Greetings from all of us in Molecular and Cellular Biosciences at the National Science Foundation! The new federal fiscal year FY 2022 is underway and we are looking forward to all the exciting science you will propose and accomplish in the coming year.
Stay Informed on News and Updates by Following the MCB Blog Watch this space, where we will announce funding opportunities and tell you about virtual and in-person venues to talk with MCB program officers. The blog is also where we share information about the MCB portfolio and announce new funding opportunities. Look here, too, if you are interested in rotating or permanent employment opportunities in MCB.
Keep up to Date on Upcoming and Past Virtual Office Hours We use the linked Virtual Office Hours site to share an archive of advice from program directors to applicants. The recorded sessions and files walk through a variety of topics from how to prepare a budget, tips for developing broader impacts activities, and how to submit a proposal to suggestions for writing effective, constructive reviews. Check out a Quick recap of MCB Highlights to Kick Off the New Funding Year
Did you know that about 80% of all NSF proposals are processed within 6 months of submission? Or that last year’s funding rate in MCB was 37%?
There are many other funding opportunities such as Research Experiences for Teachers Sites in Biological Sciences, LEAding cultural change through Professional Societies, international opportunities in collaboration with French, Israeli, or British collaborators, and many more.
Engage with MCB Virtually For the time being, MCB will continue to have virtual review panels and program directors will visit scientific meetings virtually, too. If your conference, department, or institution would like a virtual visit, don’t hesitate to contact a program director to see what can be arranged. All of us at MCB look forward to serving you in the year ahead.
The National Science Foundation (NSF) recently released a new solicitation (NSF 21-615) topic as part of its FY22 Emerging Frontiers in Research and Innovation (EFRI) Program, entitled, Engineering Living Systems (ELiS).
The Emerging Frontiers and Multidisciplinary Activities (EFMA) Office will host an informational webinar on October 15, 2021, at 2 PM EDT, to discuss the EFRI program and answer questions about the FY 2022/23 solicitation. To register for this webinar, go to this link.
The EFRI-ELiS topic will support transdisciplinary research to advance the design, modeling, fabrication, and manufacturing of engineered living systems to address societal needs as well as the associated ethical, legal, and social implications of using living systems as building blocks and components for next-generation sustainable engineering. More specifically, ELiS will seed and catalyze transformative and convergence research with the goal of creating living systems for sustainable engineering with a focus on three national/societal needs: Thread 1) a sustainable built environment, Thread 2) monitoring and surveillance for a safe built environment, and Thread 3) biomining for sustainable metal extraction and resource recovery. ELiS will also contribute to the development of the basic science and engineering knowledge needed to advance the respective missions of our Federal Partner Agencies including 1) NASA’s goals for sustainable space exploration and 2) the Defense Threat Reduction Agency (DTRA)’s goals for the development and deployment of enabling capabilities to understand the built environment, threats, and vulnerabilities.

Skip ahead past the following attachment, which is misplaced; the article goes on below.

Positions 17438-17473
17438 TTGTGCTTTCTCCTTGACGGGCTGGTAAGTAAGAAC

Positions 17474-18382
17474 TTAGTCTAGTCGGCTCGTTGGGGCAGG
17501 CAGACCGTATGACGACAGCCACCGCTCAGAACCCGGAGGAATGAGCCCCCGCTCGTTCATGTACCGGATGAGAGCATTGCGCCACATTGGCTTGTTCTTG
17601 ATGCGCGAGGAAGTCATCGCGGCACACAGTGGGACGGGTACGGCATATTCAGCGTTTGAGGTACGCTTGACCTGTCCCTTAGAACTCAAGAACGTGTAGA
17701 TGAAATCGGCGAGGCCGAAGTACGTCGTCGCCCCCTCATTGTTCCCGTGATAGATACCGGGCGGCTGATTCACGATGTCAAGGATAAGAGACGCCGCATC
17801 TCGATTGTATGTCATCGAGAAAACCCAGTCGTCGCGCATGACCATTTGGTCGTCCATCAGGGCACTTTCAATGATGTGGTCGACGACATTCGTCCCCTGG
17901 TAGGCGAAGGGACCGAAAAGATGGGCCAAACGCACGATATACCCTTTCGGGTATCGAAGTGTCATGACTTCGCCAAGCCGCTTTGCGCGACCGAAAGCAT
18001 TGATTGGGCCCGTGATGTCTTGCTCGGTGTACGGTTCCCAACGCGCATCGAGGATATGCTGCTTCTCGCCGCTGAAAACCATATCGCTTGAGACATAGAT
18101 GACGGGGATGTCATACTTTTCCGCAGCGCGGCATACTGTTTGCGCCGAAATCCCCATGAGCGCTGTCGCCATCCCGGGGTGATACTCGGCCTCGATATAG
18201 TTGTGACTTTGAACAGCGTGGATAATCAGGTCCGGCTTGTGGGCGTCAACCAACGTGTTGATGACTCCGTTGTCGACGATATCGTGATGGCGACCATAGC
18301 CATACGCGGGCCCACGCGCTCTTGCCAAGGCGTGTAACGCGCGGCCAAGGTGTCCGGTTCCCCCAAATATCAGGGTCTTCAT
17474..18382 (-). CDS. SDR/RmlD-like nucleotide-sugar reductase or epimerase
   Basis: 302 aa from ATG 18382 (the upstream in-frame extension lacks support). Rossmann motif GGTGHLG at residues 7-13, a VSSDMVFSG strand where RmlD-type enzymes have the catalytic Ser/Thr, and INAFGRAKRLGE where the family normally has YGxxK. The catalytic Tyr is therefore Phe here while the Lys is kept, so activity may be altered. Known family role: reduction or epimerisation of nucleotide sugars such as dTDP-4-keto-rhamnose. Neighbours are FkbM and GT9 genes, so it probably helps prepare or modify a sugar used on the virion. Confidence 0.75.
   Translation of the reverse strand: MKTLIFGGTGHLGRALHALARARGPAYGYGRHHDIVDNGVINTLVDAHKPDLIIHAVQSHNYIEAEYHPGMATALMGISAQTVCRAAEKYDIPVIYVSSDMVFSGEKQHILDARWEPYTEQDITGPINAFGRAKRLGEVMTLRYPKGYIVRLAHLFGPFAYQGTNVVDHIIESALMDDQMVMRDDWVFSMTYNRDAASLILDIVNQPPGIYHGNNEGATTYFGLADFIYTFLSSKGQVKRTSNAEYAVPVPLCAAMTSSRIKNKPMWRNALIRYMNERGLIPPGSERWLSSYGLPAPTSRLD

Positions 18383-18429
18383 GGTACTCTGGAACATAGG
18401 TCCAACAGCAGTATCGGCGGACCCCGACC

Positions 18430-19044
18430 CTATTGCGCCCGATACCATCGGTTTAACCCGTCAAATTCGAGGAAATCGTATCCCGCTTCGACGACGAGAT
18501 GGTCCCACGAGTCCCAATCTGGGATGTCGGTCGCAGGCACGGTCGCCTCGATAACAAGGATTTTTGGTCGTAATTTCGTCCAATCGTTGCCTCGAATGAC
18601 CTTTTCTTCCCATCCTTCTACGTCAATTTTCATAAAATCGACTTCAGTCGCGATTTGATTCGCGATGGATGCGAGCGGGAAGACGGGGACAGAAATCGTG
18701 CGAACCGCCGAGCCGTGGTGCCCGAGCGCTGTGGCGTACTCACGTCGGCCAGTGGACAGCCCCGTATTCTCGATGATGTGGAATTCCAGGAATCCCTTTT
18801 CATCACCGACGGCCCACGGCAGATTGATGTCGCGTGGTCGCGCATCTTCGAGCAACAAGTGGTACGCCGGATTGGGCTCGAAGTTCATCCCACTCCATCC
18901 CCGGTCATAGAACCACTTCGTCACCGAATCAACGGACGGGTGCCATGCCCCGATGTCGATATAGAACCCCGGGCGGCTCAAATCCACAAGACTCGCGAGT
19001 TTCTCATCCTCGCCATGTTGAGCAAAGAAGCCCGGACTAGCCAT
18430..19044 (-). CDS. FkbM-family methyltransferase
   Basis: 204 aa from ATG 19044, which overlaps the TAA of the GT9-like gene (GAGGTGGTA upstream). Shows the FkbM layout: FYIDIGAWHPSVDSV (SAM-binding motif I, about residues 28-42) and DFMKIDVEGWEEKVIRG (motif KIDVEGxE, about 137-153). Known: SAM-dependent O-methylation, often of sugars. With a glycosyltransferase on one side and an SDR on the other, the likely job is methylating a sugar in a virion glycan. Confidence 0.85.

Each proposal submitted in response to this topic of the EFRI solicitation is required to address one of the three research threads and each of the foundational research components listed below:
Foundational Research: 1) design and/or modeling, 2) fabrication and/or manufacturing, and 3) ethical, legal, and social implications.
Research Thread 1: Sustainable Built Environment
Research Thread 2: Monitoring and Surveillance for a Safe Built Environment
Research Thread 3: Biomining for Sustainable Metal Extraction and Resource Recovery
The full solicitation (21-615) can be found here. Letter of Intent will be due on November 10, 2021. Preliminary Proposal will be due on December 16, 2021. Full Proposal will be due on March 10, 2022.